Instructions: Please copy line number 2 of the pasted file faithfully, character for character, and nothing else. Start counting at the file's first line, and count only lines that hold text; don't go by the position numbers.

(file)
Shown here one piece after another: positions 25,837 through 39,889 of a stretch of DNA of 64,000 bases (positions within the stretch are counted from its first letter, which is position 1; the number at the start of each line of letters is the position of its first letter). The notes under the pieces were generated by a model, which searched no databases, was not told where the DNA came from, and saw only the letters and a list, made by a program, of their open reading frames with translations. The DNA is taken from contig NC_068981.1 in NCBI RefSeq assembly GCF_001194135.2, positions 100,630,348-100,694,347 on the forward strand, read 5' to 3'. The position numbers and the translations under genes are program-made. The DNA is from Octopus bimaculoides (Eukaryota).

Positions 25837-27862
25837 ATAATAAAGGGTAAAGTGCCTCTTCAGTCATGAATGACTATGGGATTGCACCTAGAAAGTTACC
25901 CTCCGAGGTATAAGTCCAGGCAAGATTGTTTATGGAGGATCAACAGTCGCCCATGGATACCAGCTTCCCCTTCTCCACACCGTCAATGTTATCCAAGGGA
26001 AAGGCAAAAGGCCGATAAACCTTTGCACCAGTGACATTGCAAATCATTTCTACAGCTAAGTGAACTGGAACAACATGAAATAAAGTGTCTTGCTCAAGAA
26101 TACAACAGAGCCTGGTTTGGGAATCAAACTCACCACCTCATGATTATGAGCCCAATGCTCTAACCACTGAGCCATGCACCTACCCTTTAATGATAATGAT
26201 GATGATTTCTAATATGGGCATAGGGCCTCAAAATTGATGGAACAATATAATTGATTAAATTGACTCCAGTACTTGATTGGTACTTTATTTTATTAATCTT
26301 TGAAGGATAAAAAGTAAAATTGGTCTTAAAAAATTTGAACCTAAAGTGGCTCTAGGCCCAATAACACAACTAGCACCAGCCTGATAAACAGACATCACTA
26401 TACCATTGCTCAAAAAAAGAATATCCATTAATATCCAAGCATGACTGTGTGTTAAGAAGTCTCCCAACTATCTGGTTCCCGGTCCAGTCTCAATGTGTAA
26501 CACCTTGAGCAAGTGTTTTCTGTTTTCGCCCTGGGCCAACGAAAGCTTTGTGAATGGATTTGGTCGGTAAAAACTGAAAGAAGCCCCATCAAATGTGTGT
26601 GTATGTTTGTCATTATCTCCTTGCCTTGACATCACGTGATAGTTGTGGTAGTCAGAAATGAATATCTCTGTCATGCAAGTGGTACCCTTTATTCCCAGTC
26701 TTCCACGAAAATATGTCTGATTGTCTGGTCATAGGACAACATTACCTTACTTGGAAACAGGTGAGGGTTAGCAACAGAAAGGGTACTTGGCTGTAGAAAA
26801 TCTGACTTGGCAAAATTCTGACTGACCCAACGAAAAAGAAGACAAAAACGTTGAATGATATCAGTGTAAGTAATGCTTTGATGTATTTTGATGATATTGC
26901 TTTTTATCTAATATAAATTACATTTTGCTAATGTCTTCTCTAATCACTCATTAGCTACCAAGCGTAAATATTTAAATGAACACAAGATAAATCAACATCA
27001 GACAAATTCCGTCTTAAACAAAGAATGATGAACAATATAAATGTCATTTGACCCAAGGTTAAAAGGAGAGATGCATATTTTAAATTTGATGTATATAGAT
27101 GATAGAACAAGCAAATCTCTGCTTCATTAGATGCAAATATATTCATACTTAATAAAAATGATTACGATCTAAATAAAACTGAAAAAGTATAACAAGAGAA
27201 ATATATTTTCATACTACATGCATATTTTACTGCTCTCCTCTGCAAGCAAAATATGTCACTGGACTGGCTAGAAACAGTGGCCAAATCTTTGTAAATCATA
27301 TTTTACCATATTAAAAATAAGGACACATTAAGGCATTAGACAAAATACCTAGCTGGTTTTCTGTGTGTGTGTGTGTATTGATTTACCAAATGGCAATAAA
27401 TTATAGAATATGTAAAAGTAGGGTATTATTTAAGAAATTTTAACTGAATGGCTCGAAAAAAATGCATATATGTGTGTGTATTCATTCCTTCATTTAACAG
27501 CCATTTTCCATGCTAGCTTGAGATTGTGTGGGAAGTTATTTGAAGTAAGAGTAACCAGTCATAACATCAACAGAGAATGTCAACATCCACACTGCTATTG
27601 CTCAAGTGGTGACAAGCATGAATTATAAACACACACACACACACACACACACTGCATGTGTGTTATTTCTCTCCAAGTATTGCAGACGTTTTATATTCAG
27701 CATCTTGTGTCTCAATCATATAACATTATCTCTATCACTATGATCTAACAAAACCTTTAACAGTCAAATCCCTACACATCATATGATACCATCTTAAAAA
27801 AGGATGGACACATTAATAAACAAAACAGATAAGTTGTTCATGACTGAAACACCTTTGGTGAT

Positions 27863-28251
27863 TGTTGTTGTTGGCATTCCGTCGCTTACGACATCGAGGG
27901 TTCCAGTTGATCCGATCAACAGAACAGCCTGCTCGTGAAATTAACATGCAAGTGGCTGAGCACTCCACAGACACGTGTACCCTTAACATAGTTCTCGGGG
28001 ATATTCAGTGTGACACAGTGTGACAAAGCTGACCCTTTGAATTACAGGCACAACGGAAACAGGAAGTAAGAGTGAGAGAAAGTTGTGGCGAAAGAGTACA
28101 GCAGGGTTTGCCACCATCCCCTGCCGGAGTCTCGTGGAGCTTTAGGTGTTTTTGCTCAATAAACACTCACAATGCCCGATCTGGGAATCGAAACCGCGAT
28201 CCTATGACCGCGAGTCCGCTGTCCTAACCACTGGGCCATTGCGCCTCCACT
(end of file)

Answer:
Positions 25837-27862